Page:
He played chess, listened to Pink Floyd, delivered pizza, and was stuck in a word that didn't fit. She was a dreamer, creative and compassionate, hurt and resilient. They met at church, where he was dragged and to where she ran. They fell in love and escaped to each other, barely out of high school, naive and optimistic about the world.
I came along in the middle of their Air Force adventure, and my sister came shortly after. I see orangish-brown carpet, a record player with faux wood casing, Dad’s shoes, blue dresses, a big bird cake, gerbils and parakeets, and my mom’s long brown hair; the warm comfort of love and joy.
I see the way they looked at each other after being away when Dad had been working in Las Vegas while we were all still in Phoenix. We stayed in a little studio with a shared kitchen and got to eat sugar cereal. They were passionate and playful. I remember them on the floor, playing and loving. I remember them.
She took care of everything. Always. She cared for us and taught us. With Phil Donahue’s voice in the background, she broke cycles of pain and wove confidence and esteem into the girls she loved so. She cared for him too, ironing his shirts, cooking his dinner; working to be the wife she’d imagined. He went to work and did his duty. Provided for his family and tried to fit.
And still, they were different. She was always a student, always learning, planning, plotting and pushing herself. He had an early computer and preferred games and adventures in his head to adventures outside the walls. They leaned and they bent as long as they could while becoming and growing.
I remember the day they sat us down. I see the mauve walls and oak cabinets and built in desk. One of them in the chair and the other standing, I don’t remember which was where. My sister, twelve years old, sitting with her knees curled to her belly. They were separating. She was moving out. But it would be fine. It would all be fine. My sister had none of that. Better able to express her anger, I was embarrassed as she said what I couldn’t. It would be fine.
And it was fine. She moved out. And then she moved in. He moved to the basement. Then he moved out. Then he moved in. And on it went as they struggled to find themselves in the midst of teenagers and work and bills.
She was beautiful. She found her voice and her power.
He moved inward. Friends and games and freedom.
As these years went by we left home to find our own way. After paying for colleges and trying to find good work, moving and traveling and moving some more – they returned to the familiar. Perhaps a little more mature, perhaps still drawn together by passion, playfulness and hope– they returned. A new life, a fresh start. Re-building home, creating and re-creating, trying together while always grounded in the connection to the children they raised.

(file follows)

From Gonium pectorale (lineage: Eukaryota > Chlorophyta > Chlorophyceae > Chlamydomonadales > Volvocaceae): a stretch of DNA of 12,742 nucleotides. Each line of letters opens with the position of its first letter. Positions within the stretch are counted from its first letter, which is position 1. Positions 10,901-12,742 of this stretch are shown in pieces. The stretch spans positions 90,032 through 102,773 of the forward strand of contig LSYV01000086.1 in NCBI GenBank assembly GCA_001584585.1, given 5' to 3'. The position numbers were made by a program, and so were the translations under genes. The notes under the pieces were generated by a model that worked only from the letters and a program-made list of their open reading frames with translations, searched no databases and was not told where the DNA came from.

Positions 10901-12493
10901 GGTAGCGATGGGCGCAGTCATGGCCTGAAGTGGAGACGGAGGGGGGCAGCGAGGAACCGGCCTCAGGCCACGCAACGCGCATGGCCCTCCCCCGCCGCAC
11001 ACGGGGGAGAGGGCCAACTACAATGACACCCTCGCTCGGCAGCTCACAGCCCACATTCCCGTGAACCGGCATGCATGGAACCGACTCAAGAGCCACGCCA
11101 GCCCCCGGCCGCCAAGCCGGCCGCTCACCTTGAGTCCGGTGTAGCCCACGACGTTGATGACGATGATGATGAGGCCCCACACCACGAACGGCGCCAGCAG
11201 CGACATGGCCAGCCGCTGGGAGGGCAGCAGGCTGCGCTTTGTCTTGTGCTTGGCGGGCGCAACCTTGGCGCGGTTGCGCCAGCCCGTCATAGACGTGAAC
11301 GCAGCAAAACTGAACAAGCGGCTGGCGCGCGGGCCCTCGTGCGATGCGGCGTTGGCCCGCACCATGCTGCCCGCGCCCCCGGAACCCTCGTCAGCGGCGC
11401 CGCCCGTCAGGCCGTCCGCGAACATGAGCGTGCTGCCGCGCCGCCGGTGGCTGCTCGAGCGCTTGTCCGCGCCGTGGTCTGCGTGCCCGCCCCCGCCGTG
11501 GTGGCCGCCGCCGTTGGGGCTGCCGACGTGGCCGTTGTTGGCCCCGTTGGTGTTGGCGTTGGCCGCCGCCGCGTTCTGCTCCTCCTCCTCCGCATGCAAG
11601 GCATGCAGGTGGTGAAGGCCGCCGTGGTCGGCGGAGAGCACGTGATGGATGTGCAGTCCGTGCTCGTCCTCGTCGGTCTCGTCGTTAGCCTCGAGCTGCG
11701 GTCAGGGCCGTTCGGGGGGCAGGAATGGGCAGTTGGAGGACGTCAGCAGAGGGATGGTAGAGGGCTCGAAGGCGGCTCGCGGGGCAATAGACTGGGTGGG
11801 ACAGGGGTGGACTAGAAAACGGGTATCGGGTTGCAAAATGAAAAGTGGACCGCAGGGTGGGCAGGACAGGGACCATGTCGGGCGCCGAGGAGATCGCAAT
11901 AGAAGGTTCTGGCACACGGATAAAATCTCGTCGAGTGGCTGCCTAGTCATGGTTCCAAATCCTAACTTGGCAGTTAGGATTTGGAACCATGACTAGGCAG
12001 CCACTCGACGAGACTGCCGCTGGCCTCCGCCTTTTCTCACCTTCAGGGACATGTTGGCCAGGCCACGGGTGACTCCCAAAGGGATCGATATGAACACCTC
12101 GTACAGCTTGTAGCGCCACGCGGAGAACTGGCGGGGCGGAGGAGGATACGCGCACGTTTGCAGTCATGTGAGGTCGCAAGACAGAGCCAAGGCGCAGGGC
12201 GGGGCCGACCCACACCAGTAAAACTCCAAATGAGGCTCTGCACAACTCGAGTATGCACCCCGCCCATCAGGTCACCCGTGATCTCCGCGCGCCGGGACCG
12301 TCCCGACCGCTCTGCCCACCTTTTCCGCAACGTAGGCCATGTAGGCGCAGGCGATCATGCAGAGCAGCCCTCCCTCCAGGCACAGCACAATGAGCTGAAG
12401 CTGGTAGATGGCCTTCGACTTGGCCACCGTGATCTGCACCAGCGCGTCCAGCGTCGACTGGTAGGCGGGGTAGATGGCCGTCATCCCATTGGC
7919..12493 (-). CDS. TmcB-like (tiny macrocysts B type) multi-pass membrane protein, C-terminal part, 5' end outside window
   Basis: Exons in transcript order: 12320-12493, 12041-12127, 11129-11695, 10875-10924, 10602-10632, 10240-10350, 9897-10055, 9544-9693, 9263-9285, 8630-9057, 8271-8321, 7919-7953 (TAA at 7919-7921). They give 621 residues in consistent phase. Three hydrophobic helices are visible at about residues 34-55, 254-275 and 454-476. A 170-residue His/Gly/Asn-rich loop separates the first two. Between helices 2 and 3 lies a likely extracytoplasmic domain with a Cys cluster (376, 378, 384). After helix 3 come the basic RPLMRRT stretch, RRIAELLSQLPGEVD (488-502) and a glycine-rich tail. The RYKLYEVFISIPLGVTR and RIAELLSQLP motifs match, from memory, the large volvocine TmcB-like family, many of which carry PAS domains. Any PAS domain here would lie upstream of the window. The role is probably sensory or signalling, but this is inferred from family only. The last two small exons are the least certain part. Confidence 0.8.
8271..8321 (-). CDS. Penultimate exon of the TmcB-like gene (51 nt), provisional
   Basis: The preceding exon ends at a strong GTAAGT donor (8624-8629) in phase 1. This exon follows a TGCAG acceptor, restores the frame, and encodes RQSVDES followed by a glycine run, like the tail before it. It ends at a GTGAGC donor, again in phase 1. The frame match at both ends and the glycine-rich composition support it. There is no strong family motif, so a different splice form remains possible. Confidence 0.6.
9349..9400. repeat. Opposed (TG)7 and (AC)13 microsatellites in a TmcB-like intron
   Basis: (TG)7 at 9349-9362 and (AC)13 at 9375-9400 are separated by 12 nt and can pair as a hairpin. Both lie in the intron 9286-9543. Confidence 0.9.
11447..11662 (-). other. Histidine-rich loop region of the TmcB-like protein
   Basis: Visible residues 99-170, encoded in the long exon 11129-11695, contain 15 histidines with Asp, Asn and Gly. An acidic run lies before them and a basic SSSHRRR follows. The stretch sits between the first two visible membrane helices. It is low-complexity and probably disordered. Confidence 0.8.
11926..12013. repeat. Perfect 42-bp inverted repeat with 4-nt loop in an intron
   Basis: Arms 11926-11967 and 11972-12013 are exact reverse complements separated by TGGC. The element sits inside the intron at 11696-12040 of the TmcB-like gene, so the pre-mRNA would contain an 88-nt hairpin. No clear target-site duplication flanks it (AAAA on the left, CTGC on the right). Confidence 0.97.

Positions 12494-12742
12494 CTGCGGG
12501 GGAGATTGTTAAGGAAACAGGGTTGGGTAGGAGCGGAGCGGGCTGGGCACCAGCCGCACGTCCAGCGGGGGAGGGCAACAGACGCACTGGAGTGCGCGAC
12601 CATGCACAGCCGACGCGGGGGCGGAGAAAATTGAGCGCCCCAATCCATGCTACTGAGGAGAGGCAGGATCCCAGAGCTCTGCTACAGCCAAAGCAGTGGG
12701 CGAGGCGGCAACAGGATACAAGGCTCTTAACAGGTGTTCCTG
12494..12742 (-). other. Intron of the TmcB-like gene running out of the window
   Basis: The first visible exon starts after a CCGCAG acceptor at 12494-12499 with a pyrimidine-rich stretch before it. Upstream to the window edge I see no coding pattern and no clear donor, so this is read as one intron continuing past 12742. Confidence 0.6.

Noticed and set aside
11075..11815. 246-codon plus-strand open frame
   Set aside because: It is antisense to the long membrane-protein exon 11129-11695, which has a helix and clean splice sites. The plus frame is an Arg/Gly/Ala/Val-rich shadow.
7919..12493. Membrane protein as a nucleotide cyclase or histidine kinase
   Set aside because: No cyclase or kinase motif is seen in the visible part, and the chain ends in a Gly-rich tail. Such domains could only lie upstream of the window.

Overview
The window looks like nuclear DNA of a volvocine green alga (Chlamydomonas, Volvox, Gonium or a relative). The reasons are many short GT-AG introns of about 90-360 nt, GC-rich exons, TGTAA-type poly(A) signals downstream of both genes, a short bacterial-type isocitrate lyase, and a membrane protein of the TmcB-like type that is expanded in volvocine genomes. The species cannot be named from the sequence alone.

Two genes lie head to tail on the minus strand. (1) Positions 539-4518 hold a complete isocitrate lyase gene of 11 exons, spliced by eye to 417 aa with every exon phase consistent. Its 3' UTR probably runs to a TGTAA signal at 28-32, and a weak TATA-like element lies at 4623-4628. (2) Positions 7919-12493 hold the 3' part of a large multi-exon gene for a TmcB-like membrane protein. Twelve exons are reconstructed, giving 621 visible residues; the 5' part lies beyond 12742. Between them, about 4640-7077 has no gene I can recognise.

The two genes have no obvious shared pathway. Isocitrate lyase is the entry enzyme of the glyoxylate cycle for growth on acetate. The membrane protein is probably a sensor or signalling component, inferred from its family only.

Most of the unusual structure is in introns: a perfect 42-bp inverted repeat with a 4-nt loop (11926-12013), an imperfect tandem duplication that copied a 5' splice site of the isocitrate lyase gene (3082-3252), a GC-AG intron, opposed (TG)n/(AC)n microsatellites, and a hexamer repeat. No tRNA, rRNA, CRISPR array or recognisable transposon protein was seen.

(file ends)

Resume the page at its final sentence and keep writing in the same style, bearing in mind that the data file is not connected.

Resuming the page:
I honestly don’t know how they did it in these years. Not sure when they were together and when they were apart. And it just didn’t matter. It was fine. We had holidays and visits and daily life. Babies were born, loved ones were lost as we each walked through the highs and lows. Scott’s Valley, San Jose, China, Chandler, Fort Collins. In all of the places they found themselves he found work and she kept learning, achieving new goals, growing, working and creating home.
The grand-babies grew in numbers and size and they found their rhythm. Accepting the ‘can’t live with em’ and can’t live without em’-ness’ of life, they found deeper love than they had ever known. I saw them be the grandparents they’d always wished they’d had; Grammie Day and Papa’s Hat and seeing the incredible family that grew out of ‘it will be fine’.
And it was more than ‘fine’. Grafted together by life and struggle, pain and joy, ‘words with friends’, Game of Thrones, Village Inn, constant debate, and constant laughter, they experienced the home, and the fit that has always been there.
In these last weeks the fragility and strength of life and time, marriage and family were brought into clear sight. A feeling of overwhelming sadness mixed with gratitude for all that is and all that has been as the the possibility of this being cut short wash over me. Floods of memories and dreams and connection weave a story of unique and real love.
Their life of better and worse richer or poorer, sickness and health has taught me how to be. How to be in and through the messiness of life. To breathe and laugh with passion and joy. To work and parent and love with resilience. To welcome all that comes with and open Spirit, because I know that in the end, it will be more than fine.